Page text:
Suspect in N. Korea Sanctions Violation in Singapore, Police Say

SINGAPORE — A Singaporean businessman wanted by the United States on suspicion of violating sanctions on North Korea is in the city-state where he is under investigation, Singapore police said.


In a statement issued late Saturday, the Singapore Police Force (SPF) said they have sought clarification from their U.S. counterparts over the reward as they have kept the U.S. informed about the ongoing probe by local authorities.


The U.S. State Department on Thursday offered $5 million for information on businessman Kwek Kee Seng, accusing him of numerous fuel deliveries to North Korea and ship-to-ship transfers as well as money laundering through front companies.


Federal prosecutors in New York in 2021 issued an arrest warrant for Kwek, a year after one of his oil tankers, the M/T Courageous, was seized by Cambodia at the request of the U.S. over alleged sanctions violations.


Kwek, 62, owns the Swanseas Port Services shipping company based in the city-state.


The State Department’s Rewards for Justice program had said his exact location was not known and that he also has been identified as being in North Korea, Cambodia, Taiwan and Thailand as well as Cameroon and the tiny Caribbean nation of Saint Kitts and Nevis.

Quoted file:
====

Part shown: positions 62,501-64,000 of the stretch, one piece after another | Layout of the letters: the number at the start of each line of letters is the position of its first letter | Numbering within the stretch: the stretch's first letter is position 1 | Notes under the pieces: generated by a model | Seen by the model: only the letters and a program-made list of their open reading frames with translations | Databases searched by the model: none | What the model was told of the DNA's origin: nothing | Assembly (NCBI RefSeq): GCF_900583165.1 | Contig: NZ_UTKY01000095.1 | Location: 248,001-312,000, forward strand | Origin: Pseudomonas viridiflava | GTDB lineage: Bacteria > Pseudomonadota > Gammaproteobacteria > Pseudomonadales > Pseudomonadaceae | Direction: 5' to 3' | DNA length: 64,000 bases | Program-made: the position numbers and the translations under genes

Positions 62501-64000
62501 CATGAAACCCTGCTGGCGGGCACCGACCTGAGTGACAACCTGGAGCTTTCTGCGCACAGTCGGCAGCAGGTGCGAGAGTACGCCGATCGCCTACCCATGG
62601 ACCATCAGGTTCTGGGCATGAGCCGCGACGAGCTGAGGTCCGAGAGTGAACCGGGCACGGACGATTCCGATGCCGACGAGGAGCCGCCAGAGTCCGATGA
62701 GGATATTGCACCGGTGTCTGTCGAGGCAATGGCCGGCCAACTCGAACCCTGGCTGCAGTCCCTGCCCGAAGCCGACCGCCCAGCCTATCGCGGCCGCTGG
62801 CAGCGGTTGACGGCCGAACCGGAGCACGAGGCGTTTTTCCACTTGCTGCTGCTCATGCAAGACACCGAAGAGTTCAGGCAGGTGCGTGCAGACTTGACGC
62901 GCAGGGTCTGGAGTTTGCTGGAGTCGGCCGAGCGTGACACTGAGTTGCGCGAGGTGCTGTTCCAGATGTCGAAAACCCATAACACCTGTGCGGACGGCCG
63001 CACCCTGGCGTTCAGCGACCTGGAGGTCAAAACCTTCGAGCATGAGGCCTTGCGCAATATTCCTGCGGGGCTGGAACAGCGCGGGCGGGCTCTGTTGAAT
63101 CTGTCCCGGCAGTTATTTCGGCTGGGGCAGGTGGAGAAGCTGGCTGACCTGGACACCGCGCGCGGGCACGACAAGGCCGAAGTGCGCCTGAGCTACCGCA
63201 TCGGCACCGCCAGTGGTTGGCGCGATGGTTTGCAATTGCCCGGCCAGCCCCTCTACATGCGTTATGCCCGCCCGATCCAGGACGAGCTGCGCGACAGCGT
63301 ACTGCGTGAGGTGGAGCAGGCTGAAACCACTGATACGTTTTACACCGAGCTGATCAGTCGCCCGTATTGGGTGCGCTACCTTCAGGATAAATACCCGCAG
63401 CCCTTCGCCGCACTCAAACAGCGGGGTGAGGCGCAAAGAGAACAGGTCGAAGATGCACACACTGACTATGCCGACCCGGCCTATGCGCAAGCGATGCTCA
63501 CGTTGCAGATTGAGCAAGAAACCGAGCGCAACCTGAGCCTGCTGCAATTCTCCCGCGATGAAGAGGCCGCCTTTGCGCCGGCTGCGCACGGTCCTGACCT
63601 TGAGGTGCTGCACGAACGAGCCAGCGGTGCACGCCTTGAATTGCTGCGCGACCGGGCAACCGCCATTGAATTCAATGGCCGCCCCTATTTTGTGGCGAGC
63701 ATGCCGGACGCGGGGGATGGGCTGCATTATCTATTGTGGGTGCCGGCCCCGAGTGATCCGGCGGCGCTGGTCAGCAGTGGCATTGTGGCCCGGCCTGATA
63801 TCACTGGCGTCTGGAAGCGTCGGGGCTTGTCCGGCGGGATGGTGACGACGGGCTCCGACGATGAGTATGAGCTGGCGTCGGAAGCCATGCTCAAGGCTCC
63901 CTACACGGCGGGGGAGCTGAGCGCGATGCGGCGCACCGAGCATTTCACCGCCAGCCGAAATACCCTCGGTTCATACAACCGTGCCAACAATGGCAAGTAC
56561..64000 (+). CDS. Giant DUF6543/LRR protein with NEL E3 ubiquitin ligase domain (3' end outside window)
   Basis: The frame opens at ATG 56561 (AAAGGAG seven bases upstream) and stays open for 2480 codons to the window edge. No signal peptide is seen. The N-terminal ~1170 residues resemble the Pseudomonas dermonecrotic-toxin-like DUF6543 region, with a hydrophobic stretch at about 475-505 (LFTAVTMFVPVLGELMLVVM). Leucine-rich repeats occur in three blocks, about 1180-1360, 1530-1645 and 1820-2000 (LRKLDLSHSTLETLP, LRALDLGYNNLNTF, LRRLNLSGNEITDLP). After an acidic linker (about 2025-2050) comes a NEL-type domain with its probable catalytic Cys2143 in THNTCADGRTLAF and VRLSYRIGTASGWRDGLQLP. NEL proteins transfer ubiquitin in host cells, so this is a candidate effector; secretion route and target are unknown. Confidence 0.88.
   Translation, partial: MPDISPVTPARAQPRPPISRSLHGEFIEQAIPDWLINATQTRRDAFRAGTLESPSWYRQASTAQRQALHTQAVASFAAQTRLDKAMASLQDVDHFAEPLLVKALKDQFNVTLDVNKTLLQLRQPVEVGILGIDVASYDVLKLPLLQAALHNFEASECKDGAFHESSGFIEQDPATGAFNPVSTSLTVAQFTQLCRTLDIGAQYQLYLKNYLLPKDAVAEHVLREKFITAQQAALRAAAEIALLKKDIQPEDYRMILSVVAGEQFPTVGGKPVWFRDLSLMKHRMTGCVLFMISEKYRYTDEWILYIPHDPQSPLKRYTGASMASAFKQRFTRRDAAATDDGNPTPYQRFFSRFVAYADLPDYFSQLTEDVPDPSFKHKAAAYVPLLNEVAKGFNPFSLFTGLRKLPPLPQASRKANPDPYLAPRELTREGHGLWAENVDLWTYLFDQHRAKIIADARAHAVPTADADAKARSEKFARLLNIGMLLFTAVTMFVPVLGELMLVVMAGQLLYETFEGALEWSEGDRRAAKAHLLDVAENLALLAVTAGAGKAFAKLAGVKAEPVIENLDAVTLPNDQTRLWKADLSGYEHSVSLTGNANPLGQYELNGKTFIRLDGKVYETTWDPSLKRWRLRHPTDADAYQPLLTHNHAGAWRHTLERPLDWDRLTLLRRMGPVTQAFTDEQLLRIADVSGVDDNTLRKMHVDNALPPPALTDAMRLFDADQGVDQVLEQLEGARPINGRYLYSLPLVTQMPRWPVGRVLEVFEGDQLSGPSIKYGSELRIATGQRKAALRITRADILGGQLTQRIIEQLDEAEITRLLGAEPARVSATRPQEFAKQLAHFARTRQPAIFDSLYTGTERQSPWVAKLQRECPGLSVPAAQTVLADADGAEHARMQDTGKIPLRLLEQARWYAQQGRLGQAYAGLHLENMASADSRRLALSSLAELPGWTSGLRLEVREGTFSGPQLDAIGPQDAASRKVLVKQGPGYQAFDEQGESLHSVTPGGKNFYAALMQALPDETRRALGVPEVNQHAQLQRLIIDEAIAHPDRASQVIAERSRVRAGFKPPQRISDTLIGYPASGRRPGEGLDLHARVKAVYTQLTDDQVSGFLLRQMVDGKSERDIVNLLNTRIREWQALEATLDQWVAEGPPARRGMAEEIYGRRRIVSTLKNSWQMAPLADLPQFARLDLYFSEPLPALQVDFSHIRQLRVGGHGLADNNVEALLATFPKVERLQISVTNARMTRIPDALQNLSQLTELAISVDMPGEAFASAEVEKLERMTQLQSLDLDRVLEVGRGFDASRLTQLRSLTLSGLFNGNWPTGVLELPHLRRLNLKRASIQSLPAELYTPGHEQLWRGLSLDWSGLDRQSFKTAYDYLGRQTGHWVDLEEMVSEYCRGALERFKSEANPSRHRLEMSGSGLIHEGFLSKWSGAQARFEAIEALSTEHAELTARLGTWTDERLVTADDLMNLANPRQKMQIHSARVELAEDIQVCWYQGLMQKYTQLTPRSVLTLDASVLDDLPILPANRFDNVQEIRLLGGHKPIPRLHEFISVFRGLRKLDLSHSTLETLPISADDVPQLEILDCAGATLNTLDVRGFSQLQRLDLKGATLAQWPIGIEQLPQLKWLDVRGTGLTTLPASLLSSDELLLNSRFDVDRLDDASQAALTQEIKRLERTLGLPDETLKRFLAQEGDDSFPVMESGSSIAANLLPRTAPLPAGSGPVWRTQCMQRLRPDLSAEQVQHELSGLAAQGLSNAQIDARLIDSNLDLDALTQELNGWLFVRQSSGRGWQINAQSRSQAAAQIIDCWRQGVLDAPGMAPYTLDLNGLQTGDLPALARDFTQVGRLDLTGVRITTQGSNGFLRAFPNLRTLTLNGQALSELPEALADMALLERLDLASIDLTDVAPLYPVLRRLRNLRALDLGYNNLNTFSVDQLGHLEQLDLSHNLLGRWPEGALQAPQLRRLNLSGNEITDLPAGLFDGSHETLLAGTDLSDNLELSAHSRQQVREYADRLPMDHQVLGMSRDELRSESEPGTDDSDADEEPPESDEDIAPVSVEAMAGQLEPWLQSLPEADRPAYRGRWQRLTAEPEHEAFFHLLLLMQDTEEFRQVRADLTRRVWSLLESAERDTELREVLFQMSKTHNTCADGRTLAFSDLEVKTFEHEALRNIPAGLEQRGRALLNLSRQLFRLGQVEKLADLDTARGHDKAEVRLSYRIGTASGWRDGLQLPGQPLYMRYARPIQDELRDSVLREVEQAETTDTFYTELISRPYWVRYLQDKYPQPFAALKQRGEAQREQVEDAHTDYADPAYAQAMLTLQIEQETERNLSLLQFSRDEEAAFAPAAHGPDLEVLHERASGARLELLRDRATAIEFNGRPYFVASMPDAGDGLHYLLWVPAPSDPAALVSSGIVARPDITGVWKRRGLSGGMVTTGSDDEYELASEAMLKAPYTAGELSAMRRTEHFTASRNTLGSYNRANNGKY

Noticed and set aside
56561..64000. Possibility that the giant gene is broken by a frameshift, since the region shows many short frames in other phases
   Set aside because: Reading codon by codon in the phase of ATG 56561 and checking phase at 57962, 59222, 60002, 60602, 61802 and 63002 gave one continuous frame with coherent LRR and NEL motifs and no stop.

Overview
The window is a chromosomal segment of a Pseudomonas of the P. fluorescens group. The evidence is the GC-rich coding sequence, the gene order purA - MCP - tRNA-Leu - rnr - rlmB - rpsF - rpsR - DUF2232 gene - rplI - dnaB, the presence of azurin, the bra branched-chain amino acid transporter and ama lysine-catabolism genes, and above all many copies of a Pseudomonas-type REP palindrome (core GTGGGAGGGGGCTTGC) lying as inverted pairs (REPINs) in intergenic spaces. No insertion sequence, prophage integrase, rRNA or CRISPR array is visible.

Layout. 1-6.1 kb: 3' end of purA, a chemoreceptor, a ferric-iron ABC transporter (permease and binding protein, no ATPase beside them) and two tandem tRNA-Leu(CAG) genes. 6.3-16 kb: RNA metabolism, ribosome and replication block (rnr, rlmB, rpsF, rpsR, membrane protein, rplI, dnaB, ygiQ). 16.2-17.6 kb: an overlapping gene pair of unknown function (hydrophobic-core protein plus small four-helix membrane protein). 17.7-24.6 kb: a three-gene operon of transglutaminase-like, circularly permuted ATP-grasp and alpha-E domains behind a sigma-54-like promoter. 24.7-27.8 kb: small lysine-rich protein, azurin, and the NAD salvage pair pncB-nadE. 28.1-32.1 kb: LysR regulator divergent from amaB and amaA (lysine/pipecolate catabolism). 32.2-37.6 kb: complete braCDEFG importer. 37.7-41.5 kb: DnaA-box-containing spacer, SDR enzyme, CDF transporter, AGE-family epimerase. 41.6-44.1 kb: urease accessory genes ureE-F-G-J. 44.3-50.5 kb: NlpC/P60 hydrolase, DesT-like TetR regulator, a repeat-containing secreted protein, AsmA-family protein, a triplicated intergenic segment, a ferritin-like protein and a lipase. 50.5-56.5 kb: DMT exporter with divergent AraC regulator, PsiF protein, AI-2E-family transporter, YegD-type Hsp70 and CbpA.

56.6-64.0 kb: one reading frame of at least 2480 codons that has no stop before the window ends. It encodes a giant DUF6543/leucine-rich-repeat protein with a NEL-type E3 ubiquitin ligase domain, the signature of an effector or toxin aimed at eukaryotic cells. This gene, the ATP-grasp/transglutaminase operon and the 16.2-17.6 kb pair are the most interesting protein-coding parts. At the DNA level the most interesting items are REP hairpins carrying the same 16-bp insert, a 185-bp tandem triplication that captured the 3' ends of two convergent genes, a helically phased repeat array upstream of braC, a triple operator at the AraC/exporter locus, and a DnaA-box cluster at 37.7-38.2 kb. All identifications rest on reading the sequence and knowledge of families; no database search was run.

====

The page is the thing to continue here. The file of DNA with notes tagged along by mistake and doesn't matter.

But Singapore’s police said in their statement that “Kwek is presently in Singapore.”

He has been under investigation since April 2021 by the Commercial Affairs Department, the city’s white-collar crime investigation agency, and his passport has been impounded.


The Singapore police said the investigation was launched after the U.S. Justice Department announced a criminal complaint had been filed against Kwek for “allegedly conspiring to evade economic sanctions” on North Korea and for money laundering.


The SPF said they have shared information about their investigation of Kwek with U.S. law enforcement authorities.


“Since then, there were several more exchanges. Due to the nature and complexity of the case, investigations are still ongoing,” police said.


“On 4 November 2022, the SPF wrote to our U.S. counterparts to seek clarification, given that we had been in active communication with our U.S. counterparts on Kwek’s case,” it added.


“Singapore will continue to assist the US authorities within the ambit of our laws and international obligations,” it said.


The reward comes as the U.S. urges strict enforcement of United Nations sanctions on North Korea since its recent missile launches, including one missile that landed close to South Korea’s waters.


Source: Voice of America